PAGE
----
Day 3: How did you get a diagnosis?
I went from doctor to doctor, each one saying I had a different thing or that the tests all came back normal. Some even had the nerve to tell me it was all in my head. It was torture. Emotionally and physically.
Finally I got a doctor who did the right tests, that the other doctors didnt even think to try. I was then diagnosed with Interstitial Cystitis, a autoimmune bladder disease.
Medline describes Interstitial Cystitis as:
Interstitial cystitis (IC) is a condition that causes discomfort or pain in the bladder and a need to urinate frequently and urgently. It is far more common in women than in men. The symptoms vary from person to person. Some people may have pain without urgency or frequency. Others have urgency and frequency without pain. Women’s symptoms often get worse during their periods. They may also have pain with sexual intercourse.
The cause of IC isn’t known. There is no one test to tell if you have it. Doctors often run tests to rule out other possible causes of symptoms. There is no cure for IC, but treatments can help most people feel better. They include
- Distending, or inflating, the bladder
- Bathing the inside of the bladder with a drug solution
- Oral medicines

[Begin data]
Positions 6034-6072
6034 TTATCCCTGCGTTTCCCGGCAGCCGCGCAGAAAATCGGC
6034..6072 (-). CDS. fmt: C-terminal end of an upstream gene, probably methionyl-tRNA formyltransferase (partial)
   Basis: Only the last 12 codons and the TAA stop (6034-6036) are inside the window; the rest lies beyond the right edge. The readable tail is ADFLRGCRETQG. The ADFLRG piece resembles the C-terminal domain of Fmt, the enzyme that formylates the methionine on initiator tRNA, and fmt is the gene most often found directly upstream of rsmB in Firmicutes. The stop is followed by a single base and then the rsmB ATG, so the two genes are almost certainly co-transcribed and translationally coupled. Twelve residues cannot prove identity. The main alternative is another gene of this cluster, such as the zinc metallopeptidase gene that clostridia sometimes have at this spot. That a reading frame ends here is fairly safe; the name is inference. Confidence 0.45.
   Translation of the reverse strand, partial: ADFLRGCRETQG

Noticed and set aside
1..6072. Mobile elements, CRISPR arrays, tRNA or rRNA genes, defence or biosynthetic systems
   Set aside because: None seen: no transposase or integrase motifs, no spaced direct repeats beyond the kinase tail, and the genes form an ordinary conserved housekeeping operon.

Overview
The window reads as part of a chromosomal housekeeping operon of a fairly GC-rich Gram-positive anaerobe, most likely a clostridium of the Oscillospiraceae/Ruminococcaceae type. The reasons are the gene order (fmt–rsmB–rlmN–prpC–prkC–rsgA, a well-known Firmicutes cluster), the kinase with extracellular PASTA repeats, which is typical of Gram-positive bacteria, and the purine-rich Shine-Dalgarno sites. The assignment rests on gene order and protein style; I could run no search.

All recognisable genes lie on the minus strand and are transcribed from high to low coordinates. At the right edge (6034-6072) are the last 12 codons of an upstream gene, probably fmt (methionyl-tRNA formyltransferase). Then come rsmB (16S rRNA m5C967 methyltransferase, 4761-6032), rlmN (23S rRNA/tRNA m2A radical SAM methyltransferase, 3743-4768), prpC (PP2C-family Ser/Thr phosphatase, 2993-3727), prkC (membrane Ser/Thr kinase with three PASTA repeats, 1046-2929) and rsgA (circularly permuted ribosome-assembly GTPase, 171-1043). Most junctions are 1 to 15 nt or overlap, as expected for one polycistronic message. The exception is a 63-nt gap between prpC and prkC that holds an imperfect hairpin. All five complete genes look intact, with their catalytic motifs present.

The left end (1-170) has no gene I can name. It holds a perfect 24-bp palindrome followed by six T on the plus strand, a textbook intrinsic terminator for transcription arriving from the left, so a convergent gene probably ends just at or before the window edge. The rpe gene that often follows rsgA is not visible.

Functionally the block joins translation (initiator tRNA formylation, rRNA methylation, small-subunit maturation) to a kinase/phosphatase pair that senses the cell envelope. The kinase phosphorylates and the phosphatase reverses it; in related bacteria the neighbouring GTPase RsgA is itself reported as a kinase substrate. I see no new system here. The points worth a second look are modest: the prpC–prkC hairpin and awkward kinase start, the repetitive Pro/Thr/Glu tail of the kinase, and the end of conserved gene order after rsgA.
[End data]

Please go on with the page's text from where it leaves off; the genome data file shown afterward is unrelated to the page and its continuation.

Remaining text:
- Electrical nerve stimulation
- Physical therapy
- Lifestyle changes
- Bladder training
- In rare cases, surgery
Few months later I went through even more tests, poked and prodded like an overused pin cushion, a few minor procedures and two exploratory laparotomies. I was then diagnosed with Endometriosis. Medline describes Endometriosis as:
Endometriosis is a disease in which the kind of tissue that normally grows inside the uterus grows outside the uterus. It can grow on the ovaries, fallopian tubes, bowels, or bladder. Rarely, it grows in other parts of the body.
- Pain, usually in the abdomen, lower back, or pelvic areas
- Heavy periods and bleeding between periods
- Painful menstrual cramps
The Endometriosis has now started sticking to my organs, making them shift and stick together, causing them to all work double time, to make up for the ‘invasion’ now in my body.
I recently had another Ex Lap surgery and was told it was everywhere. It had spread more massively than he originally estimated.
I am doing my best to be strong, to keep fighting. I refuse to give up. Maybe one day my story will help someone. Even just one person. Maybe Your story could help someone.